Our surveys of members during the pandemic found that doctors from ethnic minority backgrounds were more likely to feel pressured to work without adequate PPE, and were more afraid to speak out about safety concerns for fear of recrimination, or it affecting their careers.
BMA asks and recommendations
The BMA advocates for a ‘health in all policies’ approach to ensure that all government policies are focused on the impact they have on people’s health.
We ask the Government to consider our recommendations below to aid immediate implementation with support from the medical profession:
- any future analysis or reports about race disparities to include a clear definition of racism
- to ensure transparency in how the Commission reached its conclusions, as well as to aid further research, we ask that a summary of all the evidence presented to the commission should also be available for public view to show how the Commission reached its conclusions
- immediate evaluation of the impact of the work to increase vaccine take-up by different ethnic minority groups and engaging with those who continue to have low take-up to understand their concerns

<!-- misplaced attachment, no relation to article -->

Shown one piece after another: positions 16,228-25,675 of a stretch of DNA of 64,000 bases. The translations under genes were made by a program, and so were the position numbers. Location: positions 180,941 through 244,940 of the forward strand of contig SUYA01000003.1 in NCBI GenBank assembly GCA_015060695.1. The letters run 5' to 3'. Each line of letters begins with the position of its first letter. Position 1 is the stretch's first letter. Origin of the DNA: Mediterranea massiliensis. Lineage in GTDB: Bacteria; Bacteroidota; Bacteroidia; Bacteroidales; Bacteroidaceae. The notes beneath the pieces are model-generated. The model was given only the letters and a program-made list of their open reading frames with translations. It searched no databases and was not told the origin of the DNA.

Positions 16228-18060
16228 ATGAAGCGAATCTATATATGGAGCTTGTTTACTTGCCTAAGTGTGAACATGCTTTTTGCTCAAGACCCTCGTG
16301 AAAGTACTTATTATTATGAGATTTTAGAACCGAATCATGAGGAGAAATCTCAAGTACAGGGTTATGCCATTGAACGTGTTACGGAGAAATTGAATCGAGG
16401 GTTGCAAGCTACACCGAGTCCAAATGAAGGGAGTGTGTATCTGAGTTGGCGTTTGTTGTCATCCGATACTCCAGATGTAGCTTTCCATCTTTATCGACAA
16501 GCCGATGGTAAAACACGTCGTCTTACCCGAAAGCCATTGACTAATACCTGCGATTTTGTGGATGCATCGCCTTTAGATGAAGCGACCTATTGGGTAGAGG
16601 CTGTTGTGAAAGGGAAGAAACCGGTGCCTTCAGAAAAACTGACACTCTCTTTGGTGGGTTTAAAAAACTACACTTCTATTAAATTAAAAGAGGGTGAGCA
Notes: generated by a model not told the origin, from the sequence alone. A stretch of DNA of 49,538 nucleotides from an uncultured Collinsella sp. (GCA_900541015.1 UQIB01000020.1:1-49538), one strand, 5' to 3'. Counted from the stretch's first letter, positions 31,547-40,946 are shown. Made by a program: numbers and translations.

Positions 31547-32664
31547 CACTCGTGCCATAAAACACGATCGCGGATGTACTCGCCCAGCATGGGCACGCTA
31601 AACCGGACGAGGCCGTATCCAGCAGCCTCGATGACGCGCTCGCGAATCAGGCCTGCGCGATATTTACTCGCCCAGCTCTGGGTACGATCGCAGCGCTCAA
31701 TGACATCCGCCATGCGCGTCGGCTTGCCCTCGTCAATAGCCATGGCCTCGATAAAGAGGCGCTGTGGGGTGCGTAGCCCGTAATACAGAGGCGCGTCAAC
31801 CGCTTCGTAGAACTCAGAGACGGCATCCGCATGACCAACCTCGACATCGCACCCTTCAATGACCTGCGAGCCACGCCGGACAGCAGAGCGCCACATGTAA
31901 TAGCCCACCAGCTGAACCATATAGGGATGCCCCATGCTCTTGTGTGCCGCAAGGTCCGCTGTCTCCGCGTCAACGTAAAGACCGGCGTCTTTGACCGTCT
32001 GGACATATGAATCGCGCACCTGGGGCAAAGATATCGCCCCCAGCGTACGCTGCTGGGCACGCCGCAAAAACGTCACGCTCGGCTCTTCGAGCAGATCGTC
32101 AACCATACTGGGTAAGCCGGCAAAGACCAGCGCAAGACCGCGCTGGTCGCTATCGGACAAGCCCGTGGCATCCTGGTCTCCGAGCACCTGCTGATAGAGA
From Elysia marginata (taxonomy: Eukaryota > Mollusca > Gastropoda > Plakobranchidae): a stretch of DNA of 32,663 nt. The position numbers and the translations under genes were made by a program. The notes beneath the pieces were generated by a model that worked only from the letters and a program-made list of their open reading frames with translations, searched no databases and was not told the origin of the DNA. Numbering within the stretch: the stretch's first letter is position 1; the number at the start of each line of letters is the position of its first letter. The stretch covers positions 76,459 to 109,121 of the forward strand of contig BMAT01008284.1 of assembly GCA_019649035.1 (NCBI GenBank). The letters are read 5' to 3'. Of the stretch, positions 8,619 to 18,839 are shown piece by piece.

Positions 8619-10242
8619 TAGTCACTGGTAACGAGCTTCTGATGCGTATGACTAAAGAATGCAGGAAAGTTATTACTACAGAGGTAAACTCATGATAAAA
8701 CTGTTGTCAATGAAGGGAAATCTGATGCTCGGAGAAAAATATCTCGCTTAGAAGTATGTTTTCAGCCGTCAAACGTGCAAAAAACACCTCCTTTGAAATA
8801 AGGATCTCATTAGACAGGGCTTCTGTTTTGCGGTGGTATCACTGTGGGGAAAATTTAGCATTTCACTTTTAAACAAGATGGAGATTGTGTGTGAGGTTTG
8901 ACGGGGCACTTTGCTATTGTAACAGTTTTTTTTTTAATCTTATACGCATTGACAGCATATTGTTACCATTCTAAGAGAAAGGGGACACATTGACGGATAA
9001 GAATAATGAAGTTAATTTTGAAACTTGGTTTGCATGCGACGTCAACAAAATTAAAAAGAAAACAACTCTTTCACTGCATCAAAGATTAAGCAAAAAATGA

- all recommendations agreed for implementation must have a monitoring framework with timelines for evaluation.
Support of the Race report recommendations
Although we consider the Race report to be a missed opportunity to address the underlying causes of racial inequality, we welcome some of its recommendations:
The CQC inspection process, in relation to general practice, appears to have resulted in disproportionate numbers of practices with ethnic minority doctors rated as “inadequate”. We believe that to address structural factors causing these disparities, all CQC inspection processes must embed meaningful assessments of equality at all stages.
This recommendation chimes with what we have publicly called in our 2019 report.
We support this recommendation. Our submission to the Commission urged further research into the ethnicity pay gap in the NHS.